After publishing The Chinese Sex Symbol: What are Chinese women looking for? we received several messages of people claiming that if twenty years ago it was true that in China there was some pressure to get married as soon as possible, nowadays the situation has changed, especially in the big cities.
Even if I acknowledge that Chinese society has evolved tremendously in the last years (I’m not blind), the reality is that the pressure to get married is still there, even when it comes down to the so-called international metropolises such as Shanghai and Beijing.
But I’m not here to waste your time with my theories. Today I’ll only expose facts. If there wasn’t any pressure to get married, how the hell are you going to explain the photos that I’m sharing today?
Welcome to the “Singles Market” of People Square, Shanghai. The market opens every Saturday and Sunday and the easiest way to get there is to get off at People Square Subway Station (人民广场地铁站) and take the exit 9. You can reach the station through line 1, 2 or 8 of the Shanghai Subway.
What’s the Singles Market?
The Singles Market (yes, I made up the name by myself) it’s the weekly meeting point where Shanghainese people that have a son – or a daughter – that isn’t married yet gather for the only goal of recruiting a suitable partner.
Yup, instead of waiting forever for a marriage that may never arrive (or may arrive too late), the Shanghainese decided to take action and organize themselves to find a bride – or a groom – for their beloved child.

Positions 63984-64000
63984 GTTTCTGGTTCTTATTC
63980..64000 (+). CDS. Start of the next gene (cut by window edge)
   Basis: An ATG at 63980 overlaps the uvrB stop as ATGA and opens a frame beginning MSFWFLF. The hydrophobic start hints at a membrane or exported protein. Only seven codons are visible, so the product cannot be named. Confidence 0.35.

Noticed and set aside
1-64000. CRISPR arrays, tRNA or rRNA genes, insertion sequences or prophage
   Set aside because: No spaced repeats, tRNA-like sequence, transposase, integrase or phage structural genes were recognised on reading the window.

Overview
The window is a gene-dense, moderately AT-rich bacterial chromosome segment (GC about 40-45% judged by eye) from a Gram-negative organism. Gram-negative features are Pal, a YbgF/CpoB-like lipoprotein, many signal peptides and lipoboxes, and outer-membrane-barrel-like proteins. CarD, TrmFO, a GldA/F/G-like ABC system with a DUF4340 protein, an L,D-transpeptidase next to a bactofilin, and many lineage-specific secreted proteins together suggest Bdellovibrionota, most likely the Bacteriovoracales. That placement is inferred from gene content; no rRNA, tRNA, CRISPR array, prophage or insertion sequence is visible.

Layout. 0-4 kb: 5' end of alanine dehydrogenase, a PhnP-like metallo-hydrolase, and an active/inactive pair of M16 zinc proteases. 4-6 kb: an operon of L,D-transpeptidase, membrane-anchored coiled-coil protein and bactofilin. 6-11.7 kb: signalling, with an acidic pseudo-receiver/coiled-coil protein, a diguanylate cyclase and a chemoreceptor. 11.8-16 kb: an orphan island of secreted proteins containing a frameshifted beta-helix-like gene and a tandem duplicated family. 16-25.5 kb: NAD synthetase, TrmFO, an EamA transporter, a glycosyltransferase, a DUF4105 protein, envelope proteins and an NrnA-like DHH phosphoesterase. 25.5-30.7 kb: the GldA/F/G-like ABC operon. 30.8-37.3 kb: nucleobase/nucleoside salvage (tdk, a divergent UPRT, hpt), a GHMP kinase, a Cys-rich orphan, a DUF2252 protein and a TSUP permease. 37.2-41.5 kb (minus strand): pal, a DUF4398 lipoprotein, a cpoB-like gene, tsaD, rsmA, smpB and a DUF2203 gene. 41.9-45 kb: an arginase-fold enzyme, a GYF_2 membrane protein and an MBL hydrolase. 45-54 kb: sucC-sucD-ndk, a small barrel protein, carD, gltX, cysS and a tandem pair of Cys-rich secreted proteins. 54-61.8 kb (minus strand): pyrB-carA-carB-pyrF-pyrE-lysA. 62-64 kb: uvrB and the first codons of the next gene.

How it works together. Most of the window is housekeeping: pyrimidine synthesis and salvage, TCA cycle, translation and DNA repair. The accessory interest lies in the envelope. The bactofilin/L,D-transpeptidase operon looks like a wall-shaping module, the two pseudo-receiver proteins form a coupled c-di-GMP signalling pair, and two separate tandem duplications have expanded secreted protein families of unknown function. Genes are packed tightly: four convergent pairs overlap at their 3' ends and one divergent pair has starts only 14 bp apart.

A wedding curriculum vitae with photo!
How the Singles Market works ?
It’s pretty simple. You prepare a “marriage curriculum vitae” of your son (or daughter), print it and display it at the Singles Market in the hope that the other parents will consider your “offer” and then arrange a meeting between your son and their daughter.
The purpose? Get them married as soon as possible.
Of course you don’t have to limit yourself and just expose your son’s curriculum. You are very welcome to take action and check the curriculum of the potential matches for your son. You talk with the other parents, exchange business cards (it would be more exact to call them “wedding cards” but, hey, marriage is business, isn’t it?), set up a meeting between your children and hope for the best.
What’s the best? To get a male heir of course. But a little girl would be ok too! After all we are in Shanghai, where women rule ; )
What contains a typical marriage curriculum vitae?